78.     It is the case, of course, that the parties have been aware since early 2012, and most likely before that, of the nature of the dispute. It appears that the relevant files have been retained (and indeed exchanged) which should make those aspects of the case which turn on the preparation of a contract which referred to Fingal County Council instead of Meath County Council easier to deal with in a fair manner. In this regard, I note that the defendants, by letter dated 9 March 2015, sought voluntary discovery by the plaintiff of documents including correspondence with planning consultants and with Mr. Monahan.  It appears this may not have been pursued but clearly it was a matter which it was open to the defendants to pursue back in 2015. 

79.     Nevertheless, as regards the representations allegedly made in conversations with the plaintiff in February 2004, late November 2005, and February 2006, these present a greater risk of injustice which the availability of documents is unlikely to prevent.  It seems to me that this risk of injustice tips the balance of justice in favour of dismissal of the proceedings.

80.       Of course, there are causes of action other than misrepresentation pleaded in the statement of claim. It appears that the other main cause of action pleaded is that of mistake. In order to establish a common mutual or unilateral mistake sufficient to void the contract, oral evidence is admissible and would appear to me to be inevitable that would be tendered in this case. In practice, the evidence relating to mistake and misrepresentation will overlap as it will deal with the same transactions, conversations and events, and therefore the same risk of injustice exists in relation to the determination of this related cause of action.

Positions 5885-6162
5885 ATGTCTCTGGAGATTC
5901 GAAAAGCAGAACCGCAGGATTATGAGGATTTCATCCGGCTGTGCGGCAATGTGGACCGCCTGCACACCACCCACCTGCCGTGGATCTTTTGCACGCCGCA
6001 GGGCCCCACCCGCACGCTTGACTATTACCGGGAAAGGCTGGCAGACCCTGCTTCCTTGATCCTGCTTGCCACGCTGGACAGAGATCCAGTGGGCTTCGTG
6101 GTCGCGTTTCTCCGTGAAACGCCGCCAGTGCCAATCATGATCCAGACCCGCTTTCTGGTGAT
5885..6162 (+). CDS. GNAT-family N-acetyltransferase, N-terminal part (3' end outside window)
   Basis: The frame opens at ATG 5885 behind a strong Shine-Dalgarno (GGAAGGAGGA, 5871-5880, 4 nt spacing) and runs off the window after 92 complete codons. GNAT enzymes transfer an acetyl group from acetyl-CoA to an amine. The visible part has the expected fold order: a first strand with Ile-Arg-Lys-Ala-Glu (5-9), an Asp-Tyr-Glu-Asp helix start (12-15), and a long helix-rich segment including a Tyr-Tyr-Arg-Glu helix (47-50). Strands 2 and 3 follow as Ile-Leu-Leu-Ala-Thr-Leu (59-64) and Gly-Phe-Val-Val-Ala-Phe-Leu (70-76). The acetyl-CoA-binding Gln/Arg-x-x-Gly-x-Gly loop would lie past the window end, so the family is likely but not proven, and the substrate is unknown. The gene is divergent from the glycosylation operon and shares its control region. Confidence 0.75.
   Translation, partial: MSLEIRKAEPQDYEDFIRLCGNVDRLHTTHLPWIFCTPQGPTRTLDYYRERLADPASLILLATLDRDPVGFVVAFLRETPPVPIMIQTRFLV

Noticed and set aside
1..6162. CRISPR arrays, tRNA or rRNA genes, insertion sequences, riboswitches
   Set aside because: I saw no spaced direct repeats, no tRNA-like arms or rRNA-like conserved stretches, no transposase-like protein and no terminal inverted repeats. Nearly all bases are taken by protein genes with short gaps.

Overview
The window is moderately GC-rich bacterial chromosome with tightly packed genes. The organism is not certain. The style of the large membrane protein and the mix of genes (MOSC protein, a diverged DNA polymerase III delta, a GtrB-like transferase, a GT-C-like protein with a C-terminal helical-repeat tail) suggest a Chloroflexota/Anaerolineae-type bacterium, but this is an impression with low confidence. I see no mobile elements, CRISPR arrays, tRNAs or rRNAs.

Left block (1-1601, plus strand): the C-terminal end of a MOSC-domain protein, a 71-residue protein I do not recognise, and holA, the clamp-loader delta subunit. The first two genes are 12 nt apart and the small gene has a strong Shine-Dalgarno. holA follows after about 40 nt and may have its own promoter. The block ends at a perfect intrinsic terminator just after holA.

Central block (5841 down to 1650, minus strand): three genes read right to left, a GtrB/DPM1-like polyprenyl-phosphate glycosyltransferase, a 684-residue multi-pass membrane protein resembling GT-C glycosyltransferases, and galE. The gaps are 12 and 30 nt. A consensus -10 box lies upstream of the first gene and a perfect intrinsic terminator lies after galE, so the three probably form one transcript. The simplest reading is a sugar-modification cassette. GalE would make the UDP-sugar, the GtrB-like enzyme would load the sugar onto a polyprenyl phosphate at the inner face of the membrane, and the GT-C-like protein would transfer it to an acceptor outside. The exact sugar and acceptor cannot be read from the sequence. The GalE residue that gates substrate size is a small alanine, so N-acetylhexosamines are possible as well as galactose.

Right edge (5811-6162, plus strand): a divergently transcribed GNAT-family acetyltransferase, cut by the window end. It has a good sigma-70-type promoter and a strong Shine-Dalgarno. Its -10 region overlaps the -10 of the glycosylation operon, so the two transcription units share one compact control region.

81.     Furthermore, as is common in cases involving misrepresentation and mistake, there is a counterclaim seeking rectification. Although technically a counterclaim is a separate cause of action, it is clear from Anglo Irish Beef Processors Ltd. v. Montgomery [2002] 3 IR 510, that the effect of delay on a related action (in that case, the death of a witness who was likely to have given critical evidence in a claim for indemnity and contribution against a third party) is material in considering the balance of justice under the Primor principles and is also relevant to the exercise of this jurisdiction. It is undoubtedly the case that the claim for rectification will require oral evidence.

82.     At hearing, when pressed on the issue of whether oral evidence would be required for the resolution of the issues in the case, counsel for the plaintiff also maintained that paragraph 12 of the further amended statement of claim delivered on 3 November 2014, just over seven years ago, pleaded a separate cause of action from that of misrepresentation or mistake. It pleads:

          “In the circumstances the contract is void and/or voidable in equity by reason of common and/or unilateral mistake and/or was never of any legal effect by reason of the fact that the condition regarding rezoning and special condition 3, on which the contract was conditional, was incapable of being fulfilled from the outset.” [Emphasis added.]